The murine immune response to Listeria monocytogenes infection is rapid, robust and highly effective at providing long term protective immunity. We have characterized the expansion of L. monocytogenes specific CD8 T cells during in vivo infection and find that the duration of T cell proliferation is not influenced by the duration or severity of infection. The experiments described in this grant application will test the hypothesis that CD8 T cells and the immune environment are programmed during the first 24 to 48 hours of infection by the innate inflammatory response, and that subsequent expansion and memory formation occurs independently of in vivo antigen presentation or infection induced inflammation.
Our first aim i s to test this hypothesis by transferring antigen specific T cells from infected mice into recipients that are uninfected, infected with antigen deficient strains of L. monocytogenes or infected for different durations with wild type bacteria. These studies will characterize the in vivo impact of inflammation and antigen presentation on antigen specific T lymphocytes expansion and memory formation.
Our second aim i s to characterize the CD8 T cell response to immunization with heat killed L. monocytogenes (HKLM). Our preliminary studies demonstrate that immunization with HKLM induces antigen specific CD8 T cell proliferation, but the duration and extent of proliferation is attenuated compared to that induced by live infection. We have designed experiments to determine the role of CD40 and IL-12 in the programming of CD8 T cell expansion.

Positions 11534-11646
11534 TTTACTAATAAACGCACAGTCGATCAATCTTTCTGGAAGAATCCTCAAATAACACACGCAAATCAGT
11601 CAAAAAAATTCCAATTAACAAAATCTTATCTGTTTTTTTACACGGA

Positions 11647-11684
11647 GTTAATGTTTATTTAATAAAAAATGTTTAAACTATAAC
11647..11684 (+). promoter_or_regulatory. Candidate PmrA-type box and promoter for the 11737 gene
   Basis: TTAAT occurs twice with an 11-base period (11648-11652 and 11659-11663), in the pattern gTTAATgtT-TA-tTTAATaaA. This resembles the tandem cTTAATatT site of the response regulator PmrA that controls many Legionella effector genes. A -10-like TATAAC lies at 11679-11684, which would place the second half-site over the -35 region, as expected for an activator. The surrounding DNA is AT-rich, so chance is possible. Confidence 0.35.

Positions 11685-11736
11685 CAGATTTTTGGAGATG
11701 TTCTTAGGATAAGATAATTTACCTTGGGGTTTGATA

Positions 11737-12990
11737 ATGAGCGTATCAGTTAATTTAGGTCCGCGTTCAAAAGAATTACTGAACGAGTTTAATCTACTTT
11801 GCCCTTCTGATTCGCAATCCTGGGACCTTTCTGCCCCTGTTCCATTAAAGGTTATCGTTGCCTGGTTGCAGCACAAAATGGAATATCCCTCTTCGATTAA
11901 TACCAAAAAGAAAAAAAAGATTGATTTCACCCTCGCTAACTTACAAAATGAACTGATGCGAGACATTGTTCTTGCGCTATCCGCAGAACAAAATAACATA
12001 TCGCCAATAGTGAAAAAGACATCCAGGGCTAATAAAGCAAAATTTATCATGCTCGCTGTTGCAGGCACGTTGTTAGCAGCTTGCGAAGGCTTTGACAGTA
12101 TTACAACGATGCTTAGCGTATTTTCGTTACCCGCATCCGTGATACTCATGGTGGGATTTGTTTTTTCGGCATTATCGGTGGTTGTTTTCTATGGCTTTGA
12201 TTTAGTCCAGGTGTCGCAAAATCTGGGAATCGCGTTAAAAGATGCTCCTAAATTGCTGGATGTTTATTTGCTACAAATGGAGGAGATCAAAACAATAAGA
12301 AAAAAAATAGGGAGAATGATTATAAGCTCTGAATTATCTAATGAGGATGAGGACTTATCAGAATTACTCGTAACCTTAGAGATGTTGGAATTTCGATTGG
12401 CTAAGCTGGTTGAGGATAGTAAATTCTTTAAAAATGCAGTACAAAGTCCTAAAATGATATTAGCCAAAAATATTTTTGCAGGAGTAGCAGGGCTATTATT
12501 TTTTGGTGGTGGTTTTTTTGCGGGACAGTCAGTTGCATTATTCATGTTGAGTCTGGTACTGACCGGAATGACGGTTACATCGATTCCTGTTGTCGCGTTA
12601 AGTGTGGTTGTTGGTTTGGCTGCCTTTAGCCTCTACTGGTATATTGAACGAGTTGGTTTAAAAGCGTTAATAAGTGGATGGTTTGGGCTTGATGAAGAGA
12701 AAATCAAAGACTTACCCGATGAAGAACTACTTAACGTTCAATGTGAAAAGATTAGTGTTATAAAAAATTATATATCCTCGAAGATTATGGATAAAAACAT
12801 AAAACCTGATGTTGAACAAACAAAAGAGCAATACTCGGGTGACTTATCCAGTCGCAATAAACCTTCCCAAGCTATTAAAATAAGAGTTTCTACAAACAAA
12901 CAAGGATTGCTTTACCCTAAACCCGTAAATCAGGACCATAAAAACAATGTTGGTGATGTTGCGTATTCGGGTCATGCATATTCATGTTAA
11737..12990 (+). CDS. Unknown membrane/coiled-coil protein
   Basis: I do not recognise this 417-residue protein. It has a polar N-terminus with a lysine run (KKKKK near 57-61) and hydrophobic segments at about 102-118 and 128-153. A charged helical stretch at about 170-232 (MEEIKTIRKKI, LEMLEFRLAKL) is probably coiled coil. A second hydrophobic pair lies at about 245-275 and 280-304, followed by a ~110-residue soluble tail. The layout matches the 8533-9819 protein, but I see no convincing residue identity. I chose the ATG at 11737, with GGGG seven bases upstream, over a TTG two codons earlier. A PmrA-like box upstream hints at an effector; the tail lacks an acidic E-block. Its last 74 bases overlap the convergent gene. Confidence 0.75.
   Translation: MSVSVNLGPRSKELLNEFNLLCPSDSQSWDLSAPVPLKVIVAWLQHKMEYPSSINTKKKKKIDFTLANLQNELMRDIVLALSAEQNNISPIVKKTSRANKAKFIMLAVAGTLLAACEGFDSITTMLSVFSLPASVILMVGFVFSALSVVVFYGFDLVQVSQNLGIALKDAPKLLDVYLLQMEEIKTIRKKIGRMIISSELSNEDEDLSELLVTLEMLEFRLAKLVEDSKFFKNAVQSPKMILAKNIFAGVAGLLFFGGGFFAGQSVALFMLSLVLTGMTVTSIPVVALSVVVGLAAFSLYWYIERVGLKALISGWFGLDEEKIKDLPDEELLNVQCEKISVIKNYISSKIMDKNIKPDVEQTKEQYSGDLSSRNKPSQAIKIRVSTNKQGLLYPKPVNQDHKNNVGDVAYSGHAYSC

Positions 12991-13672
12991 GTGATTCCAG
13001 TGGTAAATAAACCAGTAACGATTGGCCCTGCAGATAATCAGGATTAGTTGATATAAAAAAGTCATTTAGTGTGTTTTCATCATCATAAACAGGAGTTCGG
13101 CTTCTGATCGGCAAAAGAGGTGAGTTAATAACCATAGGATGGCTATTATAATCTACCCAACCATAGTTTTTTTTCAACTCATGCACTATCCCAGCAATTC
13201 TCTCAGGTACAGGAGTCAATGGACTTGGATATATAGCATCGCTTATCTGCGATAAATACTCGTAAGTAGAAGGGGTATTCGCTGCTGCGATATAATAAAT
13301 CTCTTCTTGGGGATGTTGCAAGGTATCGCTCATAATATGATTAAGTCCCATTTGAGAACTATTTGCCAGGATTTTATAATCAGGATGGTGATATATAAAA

The third aim i s to determine the role of innate inflammation induced by TLR signaling and by inflammatory chemokines on CD8 T cell expansion and memory formation. We will use mice deficient in TLR-2, TLR-4, MyD88, MIP-1a, CCR2 and CCR5 for these studies. Understanding the mechanisms that drive in vivo T cell expansion and memory information is important, since potent vaccines should be designed to elicit robust, long lasting T cell responses. Our studies will shed light on the important interactions between innate immunity and adaptive T cell responses.

National Institute of Health (NIH)
National Institute of Allergy and Infectious Diseases (NIAID)
Research Project (R01)
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Bacteriology and Mycology Subcommittee 2 (BM)
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Mills, Melody
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Sloan-Kettering Institute for Cancer Research
New York
United States
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